Lawyer and business owner Jim Ross quickly took the lead in the Arlington mayoral race, with pastor and former board member Michael Glaspie lagging behind in the crowded contest.
From 7 p.m., with no polling center report, Ross led with 50.8% of the vote, followed by Glaspie, with 20.8% of the vote. Retired Air Traffic Controller and District 3 Council Member Marvin Sutton got 14.34% of the vote, business owner Kelly Bure got 6.54% of the vote, programmer Dewayne Washington got got 4.34% of the vote and independent seller Doni Anthony got 1.35% of the vote. Cirilo “CJ” Ocampo Jr. received less than 1% of the vote.
The winner of the seven-person mayoral race – instead of eight after the city clerk’s office declared Jerry Warden ineligible due to felony convictions – will succeed Mayor Jeff Williams, who cannot run again under the term of office. If no candidate gets more than half of the votes, the top two candidates will qualify for a run-off on June 1.
Saturday marks the end of a crowded race, the first since 2003 in the city without a holder. Campaign messages focused on recovering from the Arlington coronavirus, boosting small businesses and supporting neighborhood development.
The range of candidates, especially the mix of household names from town hall and local businesses, is a possible run-off, Brent Boyea, associate professor of political science at UT Arlington, told the Star-Telegram during a previous interview. Sutton ran for mayor instead of a second term representing Southeast Arlington on council, and Glaspie decided to run after term limits approved by voters in 2018 excluded him from ” another term as a member of the District Council 8.
Candidates whose names are recognized, Boyea said, could hold their own elections in an election where they were heavily spent by Ross, who runs a law firm and owns Mercury Chophouse. Eight-day ranking reports showed Ross spent more than $ 100,000 on campaign contributions. The former Arlington and Marine Police Officer campaigned largely to keep the city’s momentum in economic development going by helping small businesses recover, supporting law enforcement and researching solutions to traffic problems. He launched his campaign in November with the support of several well-known local names, including Williams and former mayor Richard Greene, and garnered support from the four local police associations.
Ross has also spent time while campaigning to try to shake off his perceived status as an “establishment candidate” who will maintain the status quo. Several of his opponents demanded the vote of the inhabitants to change the direction of the city. Ross also led the charge to convince the city to declare talent buying agent Jerry Warden ineligible for previous felony convictions that had not been pardoned.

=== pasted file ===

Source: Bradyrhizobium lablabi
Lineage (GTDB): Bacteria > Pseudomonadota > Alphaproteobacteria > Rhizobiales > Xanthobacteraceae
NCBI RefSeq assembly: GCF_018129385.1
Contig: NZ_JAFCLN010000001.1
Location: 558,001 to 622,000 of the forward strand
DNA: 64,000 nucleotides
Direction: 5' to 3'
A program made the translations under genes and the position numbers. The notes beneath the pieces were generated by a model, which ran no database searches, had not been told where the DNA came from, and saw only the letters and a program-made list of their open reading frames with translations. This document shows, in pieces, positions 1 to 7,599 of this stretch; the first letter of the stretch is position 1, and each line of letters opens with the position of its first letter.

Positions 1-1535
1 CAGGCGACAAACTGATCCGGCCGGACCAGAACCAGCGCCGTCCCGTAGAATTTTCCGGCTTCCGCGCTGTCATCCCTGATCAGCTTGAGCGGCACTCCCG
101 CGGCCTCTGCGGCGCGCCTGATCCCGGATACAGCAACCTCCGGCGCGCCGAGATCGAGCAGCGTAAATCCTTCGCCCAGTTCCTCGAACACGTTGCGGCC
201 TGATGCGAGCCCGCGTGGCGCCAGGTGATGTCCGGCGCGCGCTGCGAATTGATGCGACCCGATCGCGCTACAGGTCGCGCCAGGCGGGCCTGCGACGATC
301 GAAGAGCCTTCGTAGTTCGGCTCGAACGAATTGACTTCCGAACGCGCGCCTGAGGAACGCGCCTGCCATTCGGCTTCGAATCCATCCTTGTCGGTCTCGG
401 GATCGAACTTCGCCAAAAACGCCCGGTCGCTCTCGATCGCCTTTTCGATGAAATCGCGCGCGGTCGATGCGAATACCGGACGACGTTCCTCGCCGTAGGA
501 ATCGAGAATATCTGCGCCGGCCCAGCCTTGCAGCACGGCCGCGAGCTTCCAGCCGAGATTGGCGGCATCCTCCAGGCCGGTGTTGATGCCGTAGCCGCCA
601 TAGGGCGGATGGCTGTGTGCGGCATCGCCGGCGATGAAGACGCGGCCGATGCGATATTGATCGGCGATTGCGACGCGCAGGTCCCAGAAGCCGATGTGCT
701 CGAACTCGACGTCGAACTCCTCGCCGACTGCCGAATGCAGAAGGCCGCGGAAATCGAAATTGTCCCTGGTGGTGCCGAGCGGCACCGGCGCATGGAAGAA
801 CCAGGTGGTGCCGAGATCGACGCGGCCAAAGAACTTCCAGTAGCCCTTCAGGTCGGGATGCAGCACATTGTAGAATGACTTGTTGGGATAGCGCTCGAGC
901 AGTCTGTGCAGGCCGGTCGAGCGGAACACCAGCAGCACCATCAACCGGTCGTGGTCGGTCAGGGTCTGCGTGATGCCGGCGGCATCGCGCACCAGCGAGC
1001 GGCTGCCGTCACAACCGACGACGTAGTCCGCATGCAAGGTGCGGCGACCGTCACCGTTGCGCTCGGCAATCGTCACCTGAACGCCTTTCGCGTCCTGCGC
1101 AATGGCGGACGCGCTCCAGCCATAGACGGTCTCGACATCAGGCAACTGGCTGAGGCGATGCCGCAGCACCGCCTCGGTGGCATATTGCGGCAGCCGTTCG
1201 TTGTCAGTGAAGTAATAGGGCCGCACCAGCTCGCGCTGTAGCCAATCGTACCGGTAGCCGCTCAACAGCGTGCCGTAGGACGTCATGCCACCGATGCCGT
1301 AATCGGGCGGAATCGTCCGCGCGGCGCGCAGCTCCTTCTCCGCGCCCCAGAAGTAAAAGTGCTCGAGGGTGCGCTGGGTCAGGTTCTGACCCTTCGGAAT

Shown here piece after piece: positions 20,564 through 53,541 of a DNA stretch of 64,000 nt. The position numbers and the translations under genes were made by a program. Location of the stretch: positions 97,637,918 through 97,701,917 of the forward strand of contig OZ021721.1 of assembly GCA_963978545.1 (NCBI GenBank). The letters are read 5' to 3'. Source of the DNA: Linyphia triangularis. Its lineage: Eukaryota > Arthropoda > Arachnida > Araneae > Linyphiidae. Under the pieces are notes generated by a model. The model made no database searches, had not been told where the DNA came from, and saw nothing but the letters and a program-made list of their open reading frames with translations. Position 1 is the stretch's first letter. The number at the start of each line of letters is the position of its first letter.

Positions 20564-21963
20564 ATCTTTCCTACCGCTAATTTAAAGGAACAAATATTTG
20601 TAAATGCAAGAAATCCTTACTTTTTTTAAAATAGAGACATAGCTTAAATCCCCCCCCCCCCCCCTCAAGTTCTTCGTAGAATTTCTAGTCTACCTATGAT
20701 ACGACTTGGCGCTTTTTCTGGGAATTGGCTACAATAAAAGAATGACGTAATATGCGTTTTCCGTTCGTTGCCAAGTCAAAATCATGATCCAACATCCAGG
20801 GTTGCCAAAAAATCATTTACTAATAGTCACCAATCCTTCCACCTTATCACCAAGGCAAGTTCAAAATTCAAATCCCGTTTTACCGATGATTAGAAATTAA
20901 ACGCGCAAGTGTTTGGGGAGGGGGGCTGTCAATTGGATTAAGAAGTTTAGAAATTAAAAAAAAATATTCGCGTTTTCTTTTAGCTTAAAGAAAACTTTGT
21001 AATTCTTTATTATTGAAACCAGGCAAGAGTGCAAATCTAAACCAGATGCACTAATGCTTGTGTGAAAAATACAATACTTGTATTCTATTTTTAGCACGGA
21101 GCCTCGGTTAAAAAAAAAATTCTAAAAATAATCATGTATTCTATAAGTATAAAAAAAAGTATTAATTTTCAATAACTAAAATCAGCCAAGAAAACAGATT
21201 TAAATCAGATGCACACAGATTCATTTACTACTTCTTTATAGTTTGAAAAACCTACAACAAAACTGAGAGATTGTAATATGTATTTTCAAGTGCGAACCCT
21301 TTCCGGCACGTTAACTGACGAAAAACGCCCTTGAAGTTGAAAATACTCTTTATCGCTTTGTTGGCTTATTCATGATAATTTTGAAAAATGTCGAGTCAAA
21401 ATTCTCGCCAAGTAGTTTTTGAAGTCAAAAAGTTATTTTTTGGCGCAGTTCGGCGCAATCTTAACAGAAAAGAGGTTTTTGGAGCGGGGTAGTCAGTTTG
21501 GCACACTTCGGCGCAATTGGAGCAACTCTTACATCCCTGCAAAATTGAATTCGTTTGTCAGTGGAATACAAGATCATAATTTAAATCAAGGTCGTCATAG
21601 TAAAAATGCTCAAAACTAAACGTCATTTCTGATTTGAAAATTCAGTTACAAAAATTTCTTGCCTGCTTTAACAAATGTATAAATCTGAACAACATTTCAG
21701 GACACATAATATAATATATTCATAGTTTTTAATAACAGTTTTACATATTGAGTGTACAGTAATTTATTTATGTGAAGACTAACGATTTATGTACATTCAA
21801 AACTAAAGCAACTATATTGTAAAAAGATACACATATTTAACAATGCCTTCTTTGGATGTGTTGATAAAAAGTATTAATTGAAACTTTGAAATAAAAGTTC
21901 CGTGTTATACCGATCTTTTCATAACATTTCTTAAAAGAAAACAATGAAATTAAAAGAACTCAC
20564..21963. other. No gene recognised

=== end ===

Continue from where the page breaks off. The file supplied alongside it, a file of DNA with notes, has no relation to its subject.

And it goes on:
Burke, who owns KRB Fitness and Apparel and co-owner of Ms. Burke’s Christian Academy, has campaigned to end property tax increases, giving residents more voice in tax-funded projects, improving l local education and creating family attractions. Washington, a programmer and pastor, has focused much of his campaign on settling city debts caused by large projects, as well as reducing crime through community initiatives. Anthony, a freelance saleswoman, focused her campaign on upholding constitutional freedoms by relaxing regulations on local businesses, respecting freedom of speech.
Sutton, a retired air traffic controller who ran for various city offices before winning his first council election in 2019, campaigned for access to local government, creating a committee review of citizens overseeing Arlington Police and finding transportation solutions that work for the city. Glaspie, a minister, campaigned to improve public health and safety, as well as to stimulate the local economy and improve educational opportunities.
Aside from a Facebook page asking for support, Cirilo “CJ” Ocampo Jr., an employee of SIG, obviously did not campaign other than sharing a petition for his candidacy.
The pool of candidates included familiar business owners, community figures, city leaders and political newcomers. Former Arlington Star-Telegram and Citizen-Journal editor OK Carter said in February the race was one of the most diverse he had ever seen.